My point is, words are not the same thing as the things or non-things they represent. Not only are they separate to the things/non-things they represent, their characteristics (if they can be characteristics at all) are different as well.
Think about it. If your language determines your thought entirely then the entire population of speakers of a language would all think in exactly the same way. Variation of thought exist within a language/culture. Otherwise we would not need to vote in elections, have different types of cereal or have genres or music. Relative to other languages your language influences somewhat the range of your thought.
The English grammar distinguishes singular and plural. Arabic grammar distinguishes singular, dual and plural. And Japanese grammar does not distinguish number. By being forced to think about and encode number in English and Arabic, and not needing to encode in Japanese will influence your thinking.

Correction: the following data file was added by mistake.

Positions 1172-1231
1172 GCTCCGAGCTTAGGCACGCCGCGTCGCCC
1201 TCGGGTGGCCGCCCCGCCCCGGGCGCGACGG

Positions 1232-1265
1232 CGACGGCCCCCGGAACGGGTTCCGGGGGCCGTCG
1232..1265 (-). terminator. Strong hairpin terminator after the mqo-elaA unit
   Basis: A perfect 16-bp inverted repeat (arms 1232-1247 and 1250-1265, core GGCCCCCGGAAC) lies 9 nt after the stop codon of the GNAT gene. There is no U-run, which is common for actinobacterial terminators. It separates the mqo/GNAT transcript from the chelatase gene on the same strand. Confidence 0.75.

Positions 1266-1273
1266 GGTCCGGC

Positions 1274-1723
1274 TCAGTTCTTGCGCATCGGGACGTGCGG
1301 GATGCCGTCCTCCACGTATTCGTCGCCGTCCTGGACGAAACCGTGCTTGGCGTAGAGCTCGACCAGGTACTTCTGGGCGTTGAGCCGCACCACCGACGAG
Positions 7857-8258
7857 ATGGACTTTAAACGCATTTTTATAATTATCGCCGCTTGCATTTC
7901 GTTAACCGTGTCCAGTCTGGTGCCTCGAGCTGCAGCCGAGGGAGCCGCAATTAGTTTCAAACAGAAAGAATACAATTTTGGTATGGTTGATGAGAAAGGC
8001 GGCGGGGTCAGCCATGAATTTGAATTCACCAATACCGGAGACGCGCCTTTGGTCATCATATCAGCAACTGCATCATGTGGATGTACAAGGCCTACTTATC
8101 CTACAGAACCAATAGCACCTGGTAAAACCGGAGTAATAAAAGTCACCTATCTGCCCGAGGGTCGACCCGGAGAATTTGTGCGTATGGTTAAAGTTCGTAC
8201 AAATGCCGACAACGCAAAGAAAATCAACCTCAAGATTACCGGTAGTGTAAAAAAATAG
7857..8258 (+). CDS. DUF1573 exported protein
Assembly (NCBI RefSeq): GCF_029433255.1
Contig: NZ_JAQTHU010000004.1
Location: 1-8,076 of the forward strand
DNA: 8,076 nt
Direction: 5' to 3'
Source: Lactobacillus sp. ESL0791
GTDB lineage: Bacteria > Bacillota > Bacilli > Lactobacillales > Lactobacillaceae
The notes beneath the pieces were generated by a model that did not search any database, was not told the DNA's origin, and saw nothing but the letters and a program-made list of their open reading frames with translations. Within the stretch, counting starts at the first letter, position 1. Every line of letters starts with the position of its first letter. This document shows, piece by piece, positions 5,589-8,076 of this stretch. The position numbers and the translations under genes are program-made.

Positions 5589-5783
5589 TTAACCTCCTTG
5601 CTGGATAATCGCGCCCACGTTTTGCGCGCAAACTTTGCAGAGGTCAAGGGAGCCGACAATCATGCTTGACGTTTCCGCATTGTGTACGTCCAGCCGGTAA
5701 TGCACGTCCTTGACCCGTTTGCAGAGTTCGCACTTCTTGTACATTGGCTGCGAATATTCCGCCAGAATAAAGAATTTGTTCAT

Japanese tend to encode plurals poorly in English as a second language. More than likely, Arabic learners of English will find it easier to produce the grammar for plurality.
Like bat-and-ball sportsmen who tend to pick up other bat-and-ball sports quickly, language learners from related languages also acquire the second language faster. In applied linguistics this is called positive transfer. It makes sense that transfer can be applied to other skills like sport as well. But this does not mean a sportsman cannot become good at a dissimilar sport. If things were (pre)determined then we will never need to try because there is only one outcome – failure. Language learning is partly nature, and partly nurture. Both are necessary. It is not either/or but and.